The cat is described as his light and dearest companion, who is always around day and night. Even when the owner {Orsini} is called to supper, the cat wanted to give “a thousand caresses” and coaxed tidbits from the dishes. The cat is described as constantly following him whenever he steps into the hall and is ready to lie down in front of the owner whenever it detects that he is melancholy. … The cat follows him into his study, prowling and pawing around his books and letters. It thus becomes the perfect scholar’s companion, rousing him from unhappy thoughts, and sitting on his desk and leaping over his books to provide amusement. … The cat jumps into his lap with gentle paws, climbs up on his shoulders, licks his face, purrs to the delight of his owner’s ears and playfully bites his hand.[12]

Orsini’s epitaph applies equally well to a scholar and cat in the medieval period. Suggesting a context of animosity toward intrusive and jealous cats, the Distaff Gospels advised:

Young men should not hate cats because they are the cause of great happiness and can assist in achieving success in matters of love with young and charming ladies. [13]

Cats were thought to protect their caretakers from bears, cows, and husbands who turn into goblins at night. The Distaff Gospels counseled:

If you have a good cat and you don’t want to lose it, you must rub its nose and four legs with butter for three days, and it will never leave the house.

A specific cat that purred, played, and pleased could easily overcome the abstract association of cats with the devil.

While the relative merits of dogs and cats today is a matter of bitter controversy, dogs were generally regarded as superior in medieval Europe. The great twelfth-century scholar, writer, and public figure Hildegard of Bingen praised the loyalty and perceptiveness of dogs. She also declared that the Devil hates dogs for their loyalty. Hildegard described cats as disloyal and remaining with persons only for food.[14] The fifteenth-century Distaff Gospels offered a more extreme evaluation of dogs versus cats:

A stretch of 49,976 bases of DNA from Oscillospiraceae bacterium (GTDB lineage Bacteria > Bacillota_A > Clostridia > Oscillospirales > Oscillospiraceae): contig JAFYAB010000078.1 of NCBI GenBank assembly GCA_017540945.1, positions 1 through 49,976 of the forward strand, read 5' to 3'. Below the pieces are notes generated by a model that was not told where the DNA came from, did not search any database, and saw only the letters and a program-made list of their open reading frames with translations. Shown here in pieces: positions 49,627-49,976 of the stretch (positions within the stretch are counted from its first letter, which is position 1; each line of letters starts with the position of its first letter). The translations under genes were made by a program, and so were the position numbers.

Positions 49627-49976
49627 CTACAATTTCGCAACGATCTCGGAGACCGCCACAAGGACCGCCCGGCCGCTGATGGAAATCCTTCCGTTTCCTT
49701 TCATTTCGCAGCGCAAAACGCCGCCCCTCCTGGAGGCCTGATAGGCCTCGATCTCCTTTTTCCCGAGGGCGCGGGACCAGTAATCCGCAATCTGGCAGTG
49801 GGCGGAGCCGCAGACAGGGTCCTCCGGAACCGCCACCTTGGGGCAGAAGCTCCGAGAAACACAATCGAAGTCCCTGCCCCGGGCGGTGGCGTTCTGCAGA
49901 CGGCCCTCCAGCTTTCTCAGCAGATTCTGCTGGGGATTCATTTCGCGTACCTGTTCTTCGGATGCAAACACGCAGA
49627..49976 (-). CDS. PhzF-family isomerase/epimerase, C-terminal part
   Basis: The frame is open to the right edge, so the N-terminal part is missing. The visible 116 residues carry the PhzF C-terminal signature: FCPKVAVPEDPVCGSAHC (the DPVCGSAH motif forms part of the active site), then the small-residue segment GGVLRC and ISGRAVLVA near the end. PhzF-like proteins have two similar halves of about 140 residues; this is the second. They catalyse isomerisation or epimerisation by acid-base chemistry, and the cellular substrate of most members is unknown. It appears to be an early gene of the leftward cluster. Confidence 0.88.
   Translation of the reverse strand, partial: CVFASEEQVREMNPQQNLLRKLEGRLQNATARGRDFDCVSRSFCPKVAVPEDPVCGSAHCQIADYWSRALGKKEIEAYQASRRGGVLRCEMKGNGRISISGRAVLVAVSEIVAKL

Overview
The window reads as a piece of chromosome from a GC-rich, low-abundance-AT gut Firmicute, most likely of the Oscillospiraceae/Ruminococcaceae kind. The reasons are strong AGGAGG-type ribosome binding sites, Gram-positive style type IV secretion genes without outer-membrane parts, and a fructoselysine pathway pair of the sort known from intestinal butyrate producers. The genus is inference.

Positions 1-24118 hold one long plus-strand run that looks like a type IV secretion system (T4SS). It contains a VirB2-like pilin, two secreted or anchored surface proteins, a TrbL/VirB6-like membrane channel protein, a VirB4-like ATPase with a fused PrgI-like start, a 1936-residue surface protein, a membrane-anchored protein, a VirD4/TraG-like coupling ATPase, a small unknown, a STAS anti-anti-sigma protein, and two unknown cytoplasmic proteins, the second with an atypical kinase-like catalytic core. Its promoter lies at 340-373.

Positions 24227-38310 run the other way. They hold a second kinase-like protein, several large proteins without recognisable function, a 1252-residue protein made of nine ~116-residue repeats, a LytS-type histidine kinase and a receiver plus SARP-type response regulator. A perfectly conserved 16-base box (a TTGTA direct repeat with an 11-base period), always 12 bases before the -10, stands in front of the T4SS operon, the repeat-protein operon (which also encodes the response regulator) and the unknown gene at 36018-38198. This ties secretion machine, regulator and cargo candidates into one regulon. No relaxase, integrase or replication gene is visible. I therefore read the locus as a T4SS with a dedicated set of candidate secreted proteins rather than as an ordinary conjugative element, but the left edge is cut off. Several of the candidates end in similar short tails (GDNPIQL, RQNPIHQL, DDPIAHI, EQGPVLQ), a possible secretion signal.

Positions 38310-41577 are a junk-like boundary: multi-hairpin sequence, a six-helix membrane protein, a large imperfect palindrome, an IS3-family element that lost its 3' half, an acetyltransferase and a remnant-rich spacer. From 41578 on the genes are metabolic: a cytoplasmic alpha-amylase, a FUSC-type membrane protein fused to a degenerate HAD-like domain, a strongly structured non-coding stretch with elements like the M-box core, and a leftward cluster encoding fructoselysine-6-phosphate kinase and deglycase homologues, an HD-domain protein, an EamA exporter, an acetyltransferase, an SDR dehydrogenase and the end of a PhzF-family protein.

another woman said: “Just as has been said before: if you love your dog, you love your own good. If you kill your cat, you kill your trouble.” [15]

Women’s superiority to men is now well-accepted in authoritative literature. When women today acknowledge the superiority of dogs, men will be better loved.

medieval woman holding dog

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[1] Alcuin, Letter 181 (eighth century), from Latin trans. Ziolkowski (1993) p. 242. Walker-Meikle (2012) pp. 12-3.

[2] Images of dogs in medieval art are available here and here. Both posts use “dogs — man’s best friend” as a cliché. Medieval literature actually described a dog as a man’s best friend. Images of cats in medieval art are available here and here.

[3] Distaff Gospels (Paris manuscript), Day II, 45th gospel; Day III, 13th gospel, from French trans. Jeay & Garay (2006) pp. 219, 237.

[4] Distaff Gospels (Paris manuscript) Day III, 10th gospel, 31st gospel, from French trans. id. pp. 235, 243.

[5] Menache (1997) reviews disparaging references to dogs in ancient literature. Id., p. 1. claims, “there is clear opposition to dogs on the part of institutionalized religion.” Perhaps eventually recognizing that claim to be untenable, Menarche (1997) added the ad hoc claim:

When Western society freed itself of the protective bounds of ecclesiastical repression, the canine species was liberated from its religious image and the negative connotations inferred thereby.